The series of vehicle can make a big difference in the noise quality. For example, all cars built on the same platform should have similar noise characteristics, but buying an older version of the car will almost certainly mean it’s noisier.
The coefficient of drag is a good indicator to look for. The more streamlined the car, the less likely it is to make wind noise. A better coefficient of drag (Cd) also would imply that the vehicle might have superior fuel economy; the quest by car manufacturers to get the best fuel economy has also resulted in quieter cars because windows are now flush-mounted, and there are less external elements to cause turbulence.
A fully electric engine will be the quietest. You could consider something like a Nissan Leaf.
A hybrid is the next best option as many of the newer ones will run solely on battery up to urban speeds and higher. You could consider a Toyota Prius.
Large capacity diesels which can perform well at low rev ranges without being strained are usually the next best option. However, the type of car matters as if you choose a diesel in a Toyota Hilux, expect it to be extremely noisy compared to a diesel in a BMW 7 Series.
Bear in mind that diesel engines can often be noisier at idle and low speeds than petrol engines and come into their own at higher speeds when the engine revs are relatively lower.
Laminated windows, where there are two layers of glass with a plastic resin between, offer superior sound deadening than non-laminated windows.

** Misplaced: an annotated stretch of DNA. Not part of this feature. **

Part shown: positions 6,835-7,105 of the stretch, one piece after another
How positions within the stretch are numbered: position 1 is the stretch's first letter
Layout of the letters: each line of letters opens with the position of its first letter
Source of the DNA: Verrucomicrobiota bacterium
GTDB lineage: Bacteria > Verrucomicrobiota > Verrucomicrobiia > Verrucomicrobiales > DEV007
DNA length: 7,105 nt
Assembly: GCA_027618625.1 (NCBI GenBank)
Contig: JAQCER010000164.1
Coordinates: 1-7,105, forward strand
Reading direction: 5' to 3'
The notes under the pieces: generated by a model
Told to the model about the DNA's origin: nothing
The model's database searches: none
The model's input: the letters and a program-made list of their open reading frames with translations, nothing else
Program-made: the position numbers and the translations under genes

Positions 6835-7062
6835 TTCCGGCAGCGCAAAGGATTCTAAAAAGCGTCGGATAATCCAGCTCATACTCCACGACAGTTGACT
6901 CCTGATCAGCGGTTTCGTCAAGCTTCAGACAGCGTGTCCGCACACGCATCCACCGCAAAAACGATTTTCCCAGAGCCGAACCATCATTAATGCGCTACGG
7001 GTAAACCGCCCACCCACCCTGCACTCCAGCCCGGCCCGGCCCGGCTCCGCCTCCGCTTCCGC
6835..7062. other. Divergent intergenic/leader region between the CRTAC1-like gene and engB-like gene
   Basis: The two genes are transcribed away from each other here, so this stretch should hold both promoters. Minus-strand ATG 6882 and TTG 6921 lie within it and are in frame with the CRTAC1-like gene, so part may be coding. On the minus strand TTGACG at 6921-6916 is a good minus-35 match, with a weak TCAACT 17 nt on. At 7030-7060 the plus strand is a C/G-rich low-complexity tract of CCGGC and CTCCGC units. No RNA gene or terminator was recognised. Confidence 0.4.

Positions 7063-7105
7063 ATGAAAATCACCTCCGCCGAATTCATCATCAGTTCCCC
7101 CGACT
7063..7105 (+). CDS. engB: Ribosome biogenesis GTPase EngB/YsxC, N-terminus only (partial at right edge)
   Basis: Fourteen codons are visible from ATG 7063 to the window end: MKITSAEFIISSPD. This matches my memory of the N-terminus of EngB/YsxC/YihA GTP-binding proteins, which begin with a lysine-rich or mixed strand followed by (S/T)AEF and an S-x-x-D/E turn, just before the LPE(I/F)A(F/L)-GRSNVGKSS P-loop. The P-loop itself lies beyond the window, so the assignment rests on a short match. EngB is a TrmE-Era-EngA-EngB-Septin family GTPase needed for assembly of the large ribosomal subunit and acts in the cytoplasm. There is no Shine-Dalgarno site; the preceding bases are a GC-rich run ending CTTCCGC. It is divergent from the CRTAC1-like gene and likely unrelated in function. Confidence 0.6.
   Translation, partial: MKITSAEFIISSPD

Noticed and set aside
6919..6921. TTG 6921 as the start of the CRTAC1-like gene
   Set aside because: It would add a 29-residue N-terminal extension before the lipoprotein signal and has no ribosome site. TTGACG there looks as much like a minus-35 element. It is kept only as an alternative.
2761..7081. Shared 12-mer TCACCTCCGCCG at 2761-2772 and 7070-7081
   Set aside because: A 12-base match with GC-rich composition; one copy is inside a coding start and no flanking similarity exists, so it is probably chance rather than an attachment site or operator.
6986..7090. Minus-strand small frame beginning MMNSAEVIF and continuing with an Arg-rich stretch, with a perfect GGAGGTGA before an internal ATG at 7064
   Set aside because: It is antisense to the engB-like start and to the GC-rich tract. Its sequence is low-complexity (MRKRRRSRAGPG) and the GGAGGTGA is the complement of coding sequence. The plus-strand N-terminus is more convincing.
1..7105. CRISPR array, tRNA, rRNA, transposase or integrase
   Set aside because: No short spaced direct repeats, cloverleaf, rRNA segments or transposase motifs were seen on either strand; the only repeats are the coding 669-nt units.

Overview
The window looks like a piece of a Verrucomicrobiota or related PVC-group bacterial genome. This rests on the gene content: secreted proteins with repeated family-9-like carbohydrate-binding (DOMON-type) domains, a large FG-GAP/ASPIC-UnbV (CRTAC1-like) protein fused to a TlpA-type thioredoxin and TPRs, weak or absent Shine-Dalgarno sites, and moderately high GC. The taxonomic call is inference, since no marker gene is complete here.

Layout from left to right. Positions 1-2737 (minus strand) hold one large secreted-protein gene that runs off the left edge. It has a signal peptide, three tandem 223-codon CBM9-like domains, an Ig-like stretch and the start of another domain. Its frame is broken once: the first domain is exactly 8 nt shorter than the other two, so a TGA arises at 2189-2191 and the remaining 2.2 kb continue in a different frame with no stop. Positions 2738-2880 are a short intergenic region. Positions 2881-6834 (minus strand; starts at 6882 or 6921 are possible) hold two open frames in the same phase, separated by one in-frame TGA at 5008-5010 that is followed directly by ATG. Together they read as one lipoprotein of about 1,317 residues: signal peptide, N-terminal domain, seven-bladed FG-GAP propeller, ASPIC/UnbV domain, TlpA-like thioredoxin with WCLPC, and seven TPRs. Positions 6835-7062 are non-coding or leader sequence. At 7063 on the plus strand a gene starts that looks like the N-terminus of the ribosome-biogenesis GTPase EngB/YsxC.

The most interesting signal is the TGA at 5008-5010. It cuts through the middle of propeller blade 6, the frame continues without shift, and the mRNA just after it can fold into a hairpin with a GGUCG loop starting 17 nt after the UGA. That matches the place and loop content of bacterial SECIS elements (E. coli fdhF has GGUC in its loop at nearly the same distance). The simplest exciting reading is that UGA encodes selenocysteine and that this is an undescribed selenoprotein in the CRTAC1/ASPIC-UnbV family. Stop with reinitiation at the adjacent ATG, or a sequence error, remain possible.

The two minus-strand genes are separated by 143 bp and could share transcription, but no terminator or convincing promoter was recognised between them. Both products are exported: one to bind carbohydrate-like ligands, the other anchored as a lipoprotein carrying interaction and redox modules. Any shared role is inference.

Vehicles with a subframe are often quieter than a unit-body constructed vehicle. This is because the subframe can be isolated from the car’s chassis using rubber bushings that absorb vibration.
The carpets are the most visible layer of sound proofing, but under those is often deadening material. You can purchase third-party deadening material, too. Bear in mind that these add weight to the car. Door seals should also be considered as important in blocking sound from outside.
Tyres are the easiest thing to change to reduce noise. There are many sources online giving relative sound levels for different tyres on different surfaces, including a European Union rating system for tyre noise. Bear in mind our coarse road surfaces in New Zealand will undoubtedly mean that tyre noise is greater here than it is on the smooth surfaces of Europe’s roads.
Generally the narrower the tyres and the higher the aspect ratio (i.e. the taller the sidewalls in relation to the size of the alloys), the quieter the tyres are. Therefore, 265-width tyres on 19-inch wheels will be noisier, all things equal, than 205-width tyres on 16-inch wheels.
Tyres also have ratings for speed. For example, a Z-rated tyre is good for 300kph and will therefore be sturdier than a V-rated tyre which is good for 240kph. The Z-rated tyre is likely to be noisier.
Softer rubber will tend to be quieter than harder rubber, but will wear out more quickly.
Seeing as tyres are the most important factor in road noise, check out our article on caring for your tyres here.